Choosing direction is not an easy task.

I think with graduation that I've finally arrived.
Then comes college days, wild and crazy;
And also filled with decisions
That will affect my future family.

Wedding bells ringing, love is in the air.
Life will now be easy, without a care.
Until children now enter the scene. m
How many should we have? One, two or three?

Another summer, winter, day and night.
My childhood flew; my youth took flight.
Now my little ones are grown.
But what about their future? What seeds have they sown?

The house is now empty; we've plenty of room to spare,
We hope our grandkiddies will want to spend time there.
The days are getting shorter; life is drawing near the end.
Time no longer lasts forever, what with night just around the bend.

Ah, but this is just the beginning! The regrets of this life will soon be past.
In Jesus Christ a new season begins, and only what's done for Him will last!

Terry gets the wonderful guy of the year award for this one! I love you, Honey.

Wednesday, May 20, 2009

Ups and Downs of the Weekend

We had an absolutely fabulous time at our Mother-Daughter luncheon Saturday! Our theme was Redeeming the Time, and the tables were each decorated for a different time in a woman's life.

This was the "Newborn" table, complete with teddy bears and little knitted baby caps.

This table was decorated with antique to signify the later years of a woman's life.

Pattie and Theresa were doing a last minute run through for their skit, "Time Saving Tips from the Experts". Their tips included everything from dressing your kids for church on Saturday night so they're ready to go Sunday morning, to ripping out your lawn and replacing it with gravel so that you don't have to waste time doing yardwork. They were both hysterically funny!

Petrea and Sharon did a terrific job on all the decorating. Here they were taking care of a few last minute details before we started.

I wish I would have gotten a picture of Lynn and Vicky. They put the menu together and, although they had some help, they cooked most of the food themselves. It was absolutely fantastic food--much better than catering--and we had so much left over that we had a fellowship after church Sunday night to finish everything off.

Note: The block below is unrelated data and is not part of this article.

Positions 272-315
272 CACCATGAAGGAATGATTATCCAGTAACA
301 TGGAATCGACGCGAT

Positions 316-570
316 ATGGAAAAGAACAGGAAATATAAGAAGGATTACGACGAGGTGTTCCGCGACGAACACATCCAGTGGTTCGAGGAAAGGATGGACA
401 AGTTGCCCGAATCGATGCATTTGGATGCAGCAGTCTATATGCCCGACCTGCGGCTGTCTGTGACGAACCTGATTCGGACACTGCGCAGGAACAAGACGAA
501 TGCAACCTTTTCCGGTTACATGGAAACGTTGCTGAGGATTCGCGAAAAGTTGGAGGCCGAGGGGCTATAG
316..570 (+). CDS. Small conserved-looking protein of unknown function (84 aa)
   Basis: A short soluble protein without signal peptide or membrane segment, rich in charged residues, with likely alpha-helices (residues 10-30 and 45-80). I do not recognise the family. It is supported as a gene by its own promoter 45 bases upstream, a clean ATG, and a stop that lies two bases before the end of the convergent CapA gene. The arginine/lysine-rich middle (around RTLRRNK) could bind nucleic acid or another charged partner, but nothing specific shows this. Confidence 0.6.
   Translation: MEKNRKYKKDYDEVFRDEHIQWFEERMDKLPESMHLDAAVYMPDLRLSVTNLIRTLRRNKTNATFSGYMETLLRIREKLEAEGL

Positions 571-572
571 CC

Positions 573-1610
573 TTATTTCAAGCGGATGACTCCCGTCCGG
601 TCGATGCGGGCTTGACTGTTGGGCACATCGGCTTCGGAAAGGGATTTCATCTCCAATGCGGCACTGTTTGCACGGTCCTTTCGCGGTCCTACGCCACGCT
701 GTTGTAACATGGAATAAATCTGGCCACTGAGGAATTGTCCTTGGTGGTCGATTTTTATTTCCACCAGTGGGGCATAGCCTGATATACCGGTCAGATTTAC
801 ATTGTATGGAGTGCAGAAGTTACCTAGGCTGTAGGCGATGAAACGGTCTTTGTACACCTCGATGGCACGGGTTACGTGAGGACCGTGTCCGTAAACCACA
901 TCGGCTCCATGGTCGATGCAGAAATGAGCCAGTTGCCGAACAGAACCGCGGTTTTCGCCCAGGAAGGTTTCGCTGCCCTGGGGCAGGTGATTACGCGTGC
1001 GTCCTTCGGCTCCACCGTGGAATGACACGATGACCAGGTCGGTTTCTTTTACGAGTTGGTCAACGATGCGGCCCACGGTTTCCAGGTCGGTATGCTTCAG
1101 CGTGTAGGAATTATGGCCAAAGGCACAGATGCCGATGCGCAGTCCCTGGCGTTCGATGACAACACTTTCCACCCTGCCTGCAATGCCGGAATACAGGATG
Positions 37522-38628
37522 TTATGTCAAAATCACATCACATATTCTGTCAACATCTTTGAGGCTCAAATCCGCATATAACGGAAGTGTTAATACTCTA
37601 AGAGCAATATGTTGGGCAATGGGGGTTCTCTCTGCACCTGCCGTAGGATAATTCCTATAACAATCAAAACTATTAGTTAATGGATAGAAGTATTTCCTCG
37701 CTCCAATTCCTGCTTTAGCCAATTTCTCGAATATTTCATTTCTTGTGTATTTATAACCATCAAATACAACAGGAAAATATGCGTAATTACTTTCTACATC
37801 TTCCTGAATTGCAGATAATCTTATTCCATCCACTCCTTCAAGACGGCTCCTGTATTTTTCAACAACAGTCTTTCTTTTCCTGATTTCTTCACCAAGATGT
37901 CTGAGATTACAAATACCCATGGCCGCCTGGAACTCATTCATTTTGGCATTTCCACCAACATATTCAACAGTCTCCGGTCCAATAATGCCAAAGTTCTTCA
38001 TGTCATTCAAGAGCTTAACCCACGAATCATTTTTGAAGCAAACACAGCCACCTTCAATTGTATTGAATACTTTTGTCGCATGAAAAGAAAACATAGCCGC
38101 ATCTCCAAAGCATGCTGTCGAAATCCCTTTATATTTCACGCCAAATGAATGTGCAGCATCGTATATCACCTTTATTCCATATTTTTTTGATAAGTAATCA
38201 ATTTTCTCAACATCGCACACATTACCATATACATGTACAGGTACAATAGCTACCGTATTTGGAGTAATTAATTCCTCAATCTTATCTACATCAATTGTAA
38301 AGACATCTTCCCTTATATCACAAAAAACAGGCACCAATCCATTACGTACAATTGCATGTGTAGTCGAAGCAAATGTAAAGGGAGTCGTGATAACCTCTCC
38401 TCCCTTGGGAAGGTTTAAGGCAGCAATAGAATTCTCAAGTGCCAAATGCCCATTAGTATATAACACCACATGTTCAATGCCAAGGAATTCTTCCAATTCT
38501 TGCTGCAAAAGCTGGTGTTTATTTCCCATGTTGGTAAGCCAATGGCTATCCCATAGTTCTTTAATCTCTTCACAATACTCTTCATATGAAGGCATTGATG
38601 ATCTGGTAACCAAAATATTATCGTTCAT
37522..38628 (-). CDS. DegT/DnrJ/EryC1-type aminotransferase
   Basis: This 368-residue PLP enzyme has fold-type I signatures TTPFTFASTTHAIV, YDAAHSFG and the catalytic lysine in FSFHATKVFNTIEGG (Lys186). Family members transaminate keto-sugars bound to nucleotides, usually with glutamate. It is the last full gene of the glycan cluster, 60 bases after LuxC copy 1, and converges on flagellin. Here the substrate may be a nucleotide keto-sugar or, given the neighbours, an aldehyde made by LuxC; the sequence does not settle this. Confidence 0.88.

The down side of the weekend? My trip to the "spa". There are some real spas and some hair and nail salons that slap "spa" into their title in order to charge more money. Guess which one this was? I wasn't really pampered and the quality of the services I got--I won't go into all the details. It wasn't horrible, but it took forever and I didn't get much to show for the time invested. As far as pictures of my haircut, I didn't take any because she cut so little off, I don't look any different than I did before. She wanted me to start growing it out (I did for the past year, but I gave up on it two months ago and cut it again) because my hairstyle is boring. (According to her.) I was tempted to tell her that, as a pastor's wife, I'm supposed to be boring. Hehehe.
But it could have been much worse. She could have ruined my hair or done something really weird to my nails the night before our luncheon. I used the time I was there to go over my notes for speaking at the luncheon, so it wasn't a total waste. Just not the luxury I was expecting.
Tomorrow I'll tell you how my husband really stepped up during this hectic weekend. Just a little example of how he was willing to help do whatever was needed to make our luncheon a success.

Friday, May 15, 2009

Lap of Luxury

One of the items I got for Mother's Day was a gift certificate to a salon/day spa. I've always wanted to go to one, and I can't wait for my appointment this afternoon. I'm not getting the full treatment, but I am getting a haircut, manicure and pedicure. I've gotten all that done before, but never all at the same time. I'll have two hours of "me" time after I get off work tomorrow afternoon. I've already instructed my family not to call unless it's an emergency because I won't be answering the phone. I'm just going to relax and pretend that this is normally the way I live my life. And since I have to speak at our Mother-Daughter Luncheon tomorrow, I'll pray that they know what they're doing with my hair. Have a great weekend. I know I will!

Thursday, May 14, 2009

Redeeming The Time

This coming Saturday our church is having our annual Mother-Daughter Luncheon. Our theme is "Redeeming the Time". Each table will represent a different time period in life and different ladies are decorating them. We have a baby table, and an adolescent table. A teen table, wedding table, senior citizen table. You get the idea. I've written two skits that will be done that day. The first one is titled "Blondes". It's two teenage girls who happen to come across each other. They have an entire conversation, including an argument, without ever finishing a sentence. The second skit is two ladies in our church who will be giving time-saving techniques. They end up trying to compete with each other for the best ideas and get carried away, recommending things like dressing your kids on Saturday night before they go to bed so that they're ready for church when they get up in the morning.